by Carl Richards
A few months ago, I wrote an article explaining that the solution to keeping a budget is as simple (and complex) as maintaining awareness, and I asked you to do two things:
1. For 30 days, every time you make a purchase, take three seconds to notice what you spend your money on.
2. Send me your stories about your discoveries.
The point was not to change your behavior, or to beat yourself up with what I like to call “the budget stick.” The point was simply to notice.
You sent me a lot of great emails, with some awesome stories about your experiment. Maybe you noticed you spend more money on groceries than you’re comfortable with (or less). Or maybe you discovered that all those little purchases you make on Amazon add up to quite a lot. Either way, for many of you, noticing was just the tip of the iceberg.
Reading through your emails, though, it was pretty clear that a lot of you had the same question: “O.K., what’s next?”
And while I do feel that noticing is an end in and of itself, I wanted to try to address that question. To do so, I’m going to share the story that inspired me to write the article in the first place.
It’s a story about a friend I’ll call Tim.
A few months ago, Tim began making a conscious effort to notice his spending (using a method, in fact, similar to the 30 days and three seconds one). “Coconut water, $3.73,” he would note, “interesting.” That’s it. No judgment, just a quick note, and then he would move on.
The next step Tim took was to enter each item into a spreadsheet. It’s super easy to do and takes less time than you might think (or you can look at your debit or credit card statement).
Then, he asked one simple, but powerful, question: “Are these expenditures in line with my values?” He went down the list, item by item, and asked himself, “What was the value this money was invested in and is there a better way I could invest in that value?”
One thing he noticed was a $50 lunch. He recalled that each month, he and a close friend went out for a moderately expensive lunch to catch up. After thinking about it, he realized that the thing he intended to invest in during those lunches was not food or nutrition, but the friendship. And as far as the friendship goes, what he and his buddy really liked to do the most was go hiking, not eat out.
Tim called his buddy and asked how he would feel about changing their monthly lunch meeting to a monthly hike, and the friend was extremely enthusiastic. So no more fancy lunch. Now they make a couple of peanut butter sandwiches and go on a hike instead.
Here’s the really interesting thing. After noticing that there was a better way he could invest in this value of friendship, Tim was able to free up $50 a month to invest in some other value. One of Tim’s values happens to be long-term financial security, so he took that $50 and invested it in an S.&P. 500 index mutual fund.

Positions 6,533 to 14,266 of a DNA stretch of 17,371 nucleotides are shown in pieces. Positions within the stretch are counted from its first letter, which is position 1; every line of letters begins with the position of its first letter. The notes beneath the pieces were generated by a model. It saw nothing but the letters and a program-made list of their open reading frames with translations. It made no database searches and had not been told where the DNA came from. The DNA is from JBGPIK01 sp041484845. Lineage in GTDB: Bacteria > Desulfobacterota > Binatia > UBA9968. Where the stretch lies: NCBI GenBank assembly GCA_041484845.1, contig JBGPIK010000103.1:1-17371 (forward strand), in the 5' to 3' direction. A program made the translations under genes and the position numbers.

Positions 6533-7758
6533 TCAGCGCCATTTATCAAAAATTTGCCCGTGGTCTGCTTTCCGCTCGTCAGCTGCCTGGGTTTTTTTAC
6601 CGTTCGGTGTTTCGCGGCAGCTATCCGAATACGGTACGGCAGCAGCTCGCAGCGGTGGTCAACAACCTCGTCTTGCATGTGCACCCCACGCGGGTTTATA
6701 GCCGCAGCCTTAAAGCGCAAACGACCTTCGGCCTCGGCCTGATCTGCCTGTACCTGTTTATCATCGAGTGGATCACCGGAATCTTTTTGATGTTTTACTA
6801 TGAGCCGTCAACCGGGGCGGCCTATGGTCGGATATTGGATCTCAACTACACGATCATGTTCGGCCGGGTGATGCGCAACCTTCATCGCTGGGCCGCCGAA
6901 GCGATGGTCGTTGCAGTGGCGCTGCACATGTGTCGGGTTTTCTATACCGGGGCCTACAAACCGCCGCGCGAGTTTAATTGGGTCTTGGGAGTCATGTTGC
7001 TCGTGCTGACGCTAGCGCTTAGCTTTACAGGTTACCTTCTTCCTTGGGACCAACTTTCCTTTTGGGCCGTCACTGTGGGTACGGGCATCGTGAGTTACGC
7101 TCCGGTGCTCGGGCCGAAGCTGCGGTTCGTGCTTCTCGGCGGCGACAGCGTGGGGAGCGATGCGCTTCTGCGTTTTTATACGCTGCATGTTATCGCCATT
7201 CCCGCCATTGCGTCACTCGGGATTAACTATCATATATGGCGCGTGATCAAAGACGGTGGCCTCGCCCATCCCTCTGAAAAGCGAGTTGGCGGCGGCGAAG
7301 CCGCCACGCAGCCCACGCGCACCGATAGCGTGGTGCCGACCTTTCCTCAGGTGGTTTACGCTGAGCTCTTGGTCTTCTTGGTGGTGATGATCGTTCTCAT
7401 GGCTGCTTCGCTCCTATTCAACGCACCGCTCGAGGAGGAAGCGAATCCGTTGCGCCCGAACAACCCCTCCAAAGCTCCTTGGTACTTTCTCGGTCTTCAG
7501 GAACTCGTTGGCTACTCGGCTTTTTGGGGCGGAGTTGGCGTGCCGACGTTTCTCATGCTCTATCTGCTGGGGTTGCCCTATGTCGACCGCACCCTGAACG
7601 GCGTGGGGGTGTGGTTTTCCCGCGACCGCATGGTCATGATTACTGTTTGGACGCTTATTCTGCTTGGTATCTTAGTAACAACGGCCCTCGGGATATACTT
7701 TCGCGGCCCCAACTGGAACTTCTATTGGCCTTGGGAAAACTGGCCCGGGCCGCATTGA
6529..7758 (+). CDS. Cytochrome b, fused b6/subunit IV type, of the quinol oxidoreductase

This may sound a little bit like boring financial adviser talk, but it’s actually quite amazing. Just imagine if I told you that you could have an extra $50 and two hours each month to invest in things you really care about. Would you sign on the dotted line? I bet you would.
This sort of investing behavior is something I like to call values-based budgeting. The whole point of the “30 Days and Three Seconds” experiment is to set yourself up to do this kind of work.
So here are your instructions:
■ Step one: notice. Become aware of your expenditures.
■ Step two: track. Put your monthly purchases into a spreadsheet.
■ Step three: judge. Go through the spreadsheet and ask yourself, “Is this expenditure really in line with my values?”
■ Step four: reinvest. When you find places that your spending could be better invested in other values, make the change.
Tim has gotten to the point where he manages his monthly expenditures with surgical precision. Once a month, he and his wife go through their spreadsheet and figure out where they can better invest their money based on their values. And then, every month, I get a text. “Reinvested another $7.50 and 30 minutes!”
Imagine if you did this for two years. That’s $7.50 and 30 minutes a month, times 24 months, which adds up to $180 and 12 hours. How would you like a free $180 and 12 hours a month to invest in things you really care about?
The truth is, it’s yours for the taking. The key though — the secret, really — is awareness. If you don’t take the first step of noticing where your money is disappearing to in the first place, you’ll never find the money and time you could be investing elsewhere.
Carl Richards, a certified financial planner, is the author of “The Behavior Gap” and “The One-Page Financial Plan.” His sketches and essays appear weekly.
This article originally appeared in The New York Times.
This article was written by CARL RICHARDS from The New York Times and was legally licensed by AdvisorStream through the NewsCred publisher network.